- A Christian Science Monitor correspondence and Orioles fan now living in Massachusetts expresses her appreciation of the role the old ball yard will play in her young daughter’s life.
[A]s parents, we have come to accept that when our daughter grows into her team — when she starts memorizing on base percentages and ERAs, when she insists on showing up early for batting practice and the chance to get a player’s signature, when she becomes aghast that we (or her grandparents) have tossed out old dusty boxes of baseball cards that were cluttering up a basement — we will root along side her.
So happy birthday, Fenway Park. We’ll learn to love you. Or at least accept that you’ll give our daughter happiness.
There are many more accolades and others will come. The Red Sox held a free open house for the public yesterday and will mark the actual anniversary this afternoon with special ceremonies and a game against the New York Highlanders (now the Yankees), the same team that played at the grand opening. Both teams will wear vintage uniforms. It isn’t quite the same as logo earrings, but it will do.
Posted in ballpark moments, history, milestones | 1 Comment »
Posted by Kelly on October 29, 2007
It’s so different from 2004. No underdog status, no great unburdening, no tears for those who lived their whole lives never seeing a championship. All we have now is…a tremendous accomplishment. The Boston Red Sox are 2007 World Series champions.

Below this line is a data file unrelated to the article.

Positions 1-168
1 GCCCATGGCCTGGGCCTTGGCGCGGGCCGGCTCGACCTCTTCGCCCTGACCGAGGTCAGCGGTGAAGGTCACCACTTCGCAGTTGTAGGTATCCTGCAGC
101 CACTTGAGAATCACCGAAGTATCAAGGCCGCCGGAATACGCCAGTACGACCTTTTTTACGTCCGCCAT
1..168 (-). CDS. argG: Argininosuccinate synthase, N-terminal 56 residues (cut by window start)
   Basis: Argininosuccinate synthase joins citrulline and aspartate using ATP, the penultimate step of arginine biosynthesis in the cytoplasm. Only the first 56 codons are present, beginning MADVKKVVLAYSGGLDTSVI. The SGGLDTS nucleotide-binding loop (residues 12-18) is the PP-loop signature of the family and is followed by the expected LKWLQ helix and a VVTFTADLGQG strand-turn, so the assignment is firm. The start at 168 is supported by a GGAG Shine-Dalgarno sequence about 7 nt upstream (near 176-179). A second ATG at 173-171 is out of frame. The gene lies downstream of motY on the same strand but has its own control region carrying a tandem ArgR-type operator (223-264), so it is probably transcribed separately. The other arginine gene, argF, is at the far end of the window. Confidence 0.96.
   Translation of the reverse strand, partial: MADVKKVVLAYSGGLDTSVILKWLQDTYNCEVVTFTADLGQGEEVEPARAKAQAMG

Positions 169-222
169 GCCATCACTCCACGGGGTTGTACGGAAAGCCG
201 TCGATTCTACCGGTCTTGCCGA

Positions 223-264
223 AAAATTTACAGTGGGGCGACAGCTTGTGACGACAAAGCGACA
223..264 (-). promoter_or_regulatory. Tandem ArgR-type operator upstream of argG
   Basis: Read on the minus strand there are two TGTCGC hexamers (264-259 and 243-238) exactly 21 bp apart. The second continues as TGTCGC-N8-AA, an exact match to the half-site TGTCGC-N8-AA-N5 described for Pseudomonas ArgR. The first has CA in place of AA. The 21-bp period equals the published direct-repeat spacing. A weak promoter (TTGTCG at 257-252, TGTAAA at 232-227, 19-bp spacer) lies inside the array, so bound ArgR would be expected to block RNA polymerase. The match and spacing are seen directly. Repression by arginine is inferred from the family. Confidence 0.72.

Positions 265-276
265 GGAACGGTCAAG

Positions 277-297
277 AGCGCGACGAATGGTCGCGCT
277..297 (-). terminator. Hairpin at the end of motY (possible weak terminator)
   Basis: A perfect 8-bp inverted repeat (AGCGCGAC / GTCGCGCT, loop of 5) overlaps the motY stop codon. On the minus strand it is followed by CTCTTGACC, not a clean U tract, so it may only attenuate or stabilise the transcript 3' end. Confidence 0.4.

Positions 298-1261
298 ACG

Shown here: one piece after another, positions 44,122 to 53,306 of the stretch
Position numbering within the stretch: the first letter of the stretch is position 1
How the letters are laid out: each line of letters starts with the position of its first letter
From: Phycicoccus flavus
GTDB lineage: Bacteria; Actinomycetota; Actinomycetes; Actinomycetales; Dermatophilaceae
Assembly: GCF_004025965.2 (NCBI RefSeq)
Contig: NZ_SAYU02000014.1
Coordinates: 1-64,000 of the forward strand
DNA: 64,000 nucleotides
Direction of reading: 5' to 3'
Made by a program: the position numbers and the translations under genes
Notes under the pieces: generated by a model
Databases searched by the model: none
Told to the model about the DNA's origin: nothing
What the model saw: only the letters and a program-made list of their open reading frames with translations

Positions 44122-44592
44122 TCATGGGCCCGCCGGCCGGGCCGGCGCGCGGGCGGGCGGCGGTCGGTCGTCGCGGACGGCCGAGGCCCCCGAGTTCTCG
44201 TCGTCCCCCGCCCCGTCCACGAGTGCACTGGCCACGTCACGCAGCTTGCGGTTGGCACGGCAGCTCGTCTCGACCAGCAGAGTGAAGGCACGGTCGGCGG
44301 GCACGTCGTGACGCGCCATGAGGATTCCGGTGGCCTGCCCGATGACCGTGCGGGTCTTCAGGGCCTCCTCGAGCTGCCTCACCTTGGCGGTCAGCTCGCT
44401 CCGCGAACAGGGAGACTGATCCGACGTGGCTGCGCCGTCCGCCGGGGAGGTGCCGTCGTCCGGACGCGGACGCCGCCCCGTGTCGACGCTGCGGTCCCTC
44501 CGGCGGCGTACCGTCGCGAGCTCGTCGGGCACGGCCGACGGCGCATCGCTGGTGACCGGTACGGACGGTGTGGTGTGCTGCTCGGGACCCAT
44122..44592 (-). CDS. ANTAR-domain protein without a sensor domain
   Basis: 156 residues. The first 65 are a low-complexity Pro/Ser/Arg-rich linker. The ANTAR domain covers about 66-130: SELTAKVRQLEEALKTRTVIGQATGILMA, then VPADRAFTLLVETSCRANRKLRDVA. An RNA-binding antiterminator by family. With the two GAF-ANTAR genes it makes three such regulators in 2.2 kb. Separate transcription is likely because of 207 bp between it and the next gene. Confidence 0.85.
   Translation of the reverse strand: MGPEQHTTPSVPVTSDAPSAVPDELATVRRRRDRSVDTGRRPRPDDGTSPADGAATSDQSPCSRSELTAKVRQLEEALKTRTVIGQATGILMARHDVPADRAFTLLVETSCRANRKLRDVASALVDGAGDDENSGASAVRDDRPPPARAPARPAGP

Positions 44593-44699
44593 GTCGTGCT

It’s very different from 2004. Then, we had several players we knew wouldn’t be here the next year. Many of the key characters in that unprecedented postseason did indeed move on: Derek Lowe, Dave Roberts, Pokey Reese, Orlando Cabrera, Doug Mientkiewicz, the Certain Former Red Sox Pitcher Whose Name Shall Not Be Spoken. Now, we are looking forward to years of success built around young guys named Papelbon, Ellsbury, Pedroia, Delcarmen, Lester, not to mention Beckett and Matsuzaka.
WRKO’s Joe Castiglione just pointed out that the Red Sox are the first baseball team in the 21st century to win multiple World Series championships. All those years when we thirsted for success, when we would have practically given our right arms for just one victory, seem like so very long ago. If 2004 represented our liberation from angst, 2007 represents the maturing of our new role as fans of a team that expects to contend every year.
I’ll have more to say about all this after I get some sleep. For now, I’ll mention that Glen Gefner is reporting that an announcement about a victory celebration in Boston will be coming from the Mayor’s office later today. Rumor is the parade will be Tuesday. I hope my boss doesn’t mind my taking some time off.
Sweet championship dreams, Nation.
Posted in faith, milestones, postseason | 7 Comments »
Posted by Kelly on October 8, 2007
When David Ortiz homered in the fourth inning of today’s ALDS game 3 against the Angels, the Red Sox did more than take the 1-0 lead. They served notice that they were serious about moving closer to their ultimate goal: a World Series championship. So although there was much revelry in the clubhouse after completing the 3-0 sweep, everyone knows this is but another step on a journey that isn’t over yet.
That attitude—that there is much more to be done—might explain why the Red Sox are unique among MLB’s 2007 division winners in not having placed a "Division Champions" graphic on their web site.